For example, when shame is triggered, both can hide or get caught in ‘feeling loops’, usually triggered unconsciously. Hence the reason for the therapist to know as much about their own issues as possible, not to make sure they are free from contamination in the therapy session, but more to notice such ‘ruptures’ and work with the feelings triggered in the unconscious, in service of the relationship with the client. To hold, tolerate and explore; leading to reworking and healing the neural pathways often for both client and therapist.
Now we are starting to work relationally!
Once when a person arriving for supervision, wasn’t the person I expected…..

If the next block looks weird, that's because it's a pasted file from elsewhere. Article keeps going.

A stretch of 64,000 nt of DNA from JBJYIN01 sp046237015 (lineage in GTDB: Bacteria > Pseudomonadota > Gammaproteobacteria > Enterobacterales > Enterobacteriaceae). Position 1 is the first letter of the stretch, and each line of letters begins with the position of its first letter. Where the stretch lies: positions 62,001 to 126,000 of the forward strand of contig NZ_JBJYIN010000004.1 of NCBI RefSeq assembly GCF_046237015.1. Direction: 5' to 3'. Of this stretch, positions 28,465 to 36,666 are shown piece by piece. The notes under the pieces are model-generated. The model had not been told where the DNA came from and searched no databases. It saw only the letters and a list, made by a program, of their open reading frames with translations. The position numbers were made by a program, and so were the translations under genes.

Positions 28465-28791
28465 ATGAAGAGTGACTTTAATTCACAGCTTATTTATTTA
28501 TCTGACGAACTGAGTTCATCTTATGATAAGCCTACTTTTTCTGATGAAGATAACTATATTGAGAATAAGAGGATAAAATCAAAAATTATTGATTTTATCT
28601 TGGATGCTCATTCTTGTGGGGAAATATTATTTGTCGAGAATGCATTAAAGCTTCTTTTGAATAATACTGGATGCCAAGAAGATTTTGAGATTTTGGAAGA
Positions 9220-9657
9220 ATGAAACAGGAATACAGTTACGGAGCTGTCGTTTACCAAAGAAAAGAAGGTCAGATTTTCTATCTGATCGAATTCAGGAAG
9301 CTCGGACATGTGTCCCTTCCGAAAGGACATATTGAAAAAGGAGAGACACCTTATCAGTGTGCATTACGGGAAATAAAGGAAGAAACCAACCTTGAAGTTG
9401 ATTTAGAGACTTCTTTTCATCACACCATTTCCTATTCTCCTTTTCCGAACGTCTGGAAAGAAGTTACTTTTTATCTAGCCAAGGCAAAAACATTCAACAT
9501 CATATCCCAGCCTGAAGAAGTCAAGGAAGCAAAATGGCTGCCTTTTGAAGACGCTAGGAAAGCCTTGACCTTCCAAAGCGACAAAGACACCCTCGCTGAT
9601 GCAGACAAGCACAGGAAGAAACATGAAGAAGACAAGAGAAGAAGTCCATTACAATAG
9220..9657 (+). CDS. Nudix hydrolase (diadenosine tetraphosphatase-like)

As I adjusted to the person in front of me, my supervisee clearly saw my perplexed expression, and asked: “Are you alright”. I thought I had a cancellation, and on closer examination understood my confusion when I had not put her clearly in my diary. In that initial moment, although I said I was O.K. she, an experienced counsellor, struggled to begin. I needed to address and confirm her struggle.
Taking time to explore what was happening, confirmed my confusion which she intuitively sensed. This unnerved her; her pattern is to assume she is in the wrong. I was attuned to another person in my intention before she came to my door, we were ‘mis- attuned’ and she was able to sense this. By owning my mistake, she was confirmed in her intuition. She realised her struggle to begin was because of my not being ready for her; not any problem with her. This allowed us to connect deeply and trust each other’s non-conscious messages and speak them.
Badenoch B (2008) Being a Brain-Wise Therapist Norton New York